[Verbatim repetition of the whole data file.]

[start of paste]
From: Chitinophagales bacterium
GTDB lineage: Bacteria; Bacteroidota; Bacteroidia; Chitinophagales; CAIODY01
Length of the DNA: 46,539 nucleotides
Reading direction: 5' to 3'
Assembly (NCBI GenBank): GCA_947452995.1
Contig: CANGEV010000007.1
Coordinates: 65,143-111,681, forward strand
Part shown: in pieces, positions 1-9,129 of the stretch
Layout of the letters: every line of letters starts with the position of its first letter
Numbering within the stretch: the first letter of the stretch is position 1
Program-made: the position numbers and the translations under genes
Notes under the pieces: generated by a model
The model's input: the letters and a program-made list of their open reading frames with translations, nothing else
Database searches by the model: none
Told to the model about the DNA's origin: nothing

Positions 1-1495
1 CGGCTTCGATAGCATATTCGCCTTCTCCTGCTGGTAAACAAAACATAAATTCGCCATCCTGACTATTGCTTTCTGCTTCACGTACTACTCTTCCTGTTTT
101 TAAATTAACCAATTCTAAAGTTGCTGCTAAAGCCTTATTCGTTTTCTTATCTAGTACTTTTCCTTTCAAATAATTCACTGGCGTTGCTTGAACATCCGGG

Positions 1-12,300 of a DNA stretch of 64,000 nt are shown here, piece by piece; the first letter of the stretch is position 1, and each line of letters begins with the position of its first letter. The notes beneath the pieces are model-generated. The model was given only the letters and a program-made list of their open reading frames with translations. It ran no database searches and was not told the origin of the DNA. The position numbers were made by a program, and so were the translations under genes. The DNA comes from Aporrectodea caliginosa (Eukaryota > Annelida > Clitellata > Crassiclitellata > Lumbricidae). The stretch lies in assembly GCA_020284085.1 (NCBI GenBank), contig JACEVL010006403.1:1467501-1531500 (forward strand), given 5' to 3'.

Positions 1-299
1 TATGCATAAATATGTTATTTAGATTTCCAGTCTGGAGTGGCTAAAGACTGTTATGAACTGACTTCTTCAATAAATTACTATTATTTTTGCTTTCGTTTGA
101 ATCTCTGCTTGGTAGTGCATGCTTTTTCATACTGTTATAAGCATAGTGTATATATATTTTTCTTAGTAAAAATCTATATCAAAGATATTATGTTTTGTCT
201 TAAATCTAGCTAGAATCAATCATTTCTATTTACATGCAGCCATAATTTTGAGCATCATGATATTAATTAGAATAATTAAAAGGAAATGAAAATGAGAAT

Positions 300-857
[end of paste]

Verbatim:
From: Chitinophagales bacterium
GTDB lineage: Bacteria; Bacteroidota; Bacteroidia; Chitinophagales; CAIODY01
Length of the DNA: 46,539 nucleotides
Reading direction: 5' to 3'
Assembly (NCBI GenBank): GCA_947452995.1
Contig: CANGEV010000007.1
Coordinates: 65,143-111,681, forward strand
Part shown: in pieces, positions 1-9,129 of the stretch
Layout of the letters: every line of letters starts with the position of its first letter
Numbering within the stretch: the first letter of the stretch is position 1
Program-made: the position numbers and the translations under genes
Notes under the pieces: generated by a model
The model's input: the letters and a program-made list of their open reading frames with translations, nothing else
Database searches by the model: none
Told to the model about the DNA's origin: nothing

Positions 1-1495
1 CGGCTTCGATAGCATATTCGCCTTCTCCTGCTGGTAAACAAAACATAAATTCGCCATCCTGACTATTGCTTTCTGCTTCACGTACTACTCTTCCTGTTTT
101 TAAATTAACCAATTCTAAAGTTGCTGCTAAAGCCTTATTCGTTTTCTTATCTAGTACTTTTCCTTTCAAATAATTCACTGGCGTTGCTTGAACATCCGGG

Positions 1-12,300 of a DNA stretch of 64,000 nt are shown here, piece by piece; the first letter of the stretch is position 1, and each line of letters begins with the position of its first letter. The notes beneath the pieces are model-generated. The model was given only the letters and a program-made list of their open reading frames with translations. It ran no database searches and was not told the origin of the DNA. The position numbers were made by a program, and so were the translations under genes. The DNA comes from Aporrectodea caliginosa (Eukaryota > Annelida > Clitellata > Crassiclitellata > Lumbricidae). The stretch lies in assembly GCA_020284085.1 (NCBI GenBank), contig JACEVL010006403.1:1467501-1531500 (forward strand), given 5' to 3'.

Positions 1-299
1 TATGCATAAATATGTTATTTAGATTTCCAGTCTGGAGTGGCTAAAGACTGTTATGAACTGACTTCTTCAATAAATTACTATTATTTTTGCTTTCGTTTGA
101 ATCTCTGCTTGGTAGTGCATGCTTTTTCATACTGTTATAAGCATAGTGTATATATATTTTTCTTAGTAAAAATCTATATCAAAGATATTATGTTTTGTCT
201 TAAATCTAGCTAGAATCAATCATTTCTATTTACATGCAGCCATAATTTTGAGCATCATGATATTAATTAGAATAATTAAAAGGAAATGAAAATGAGAAT

Positions 300-857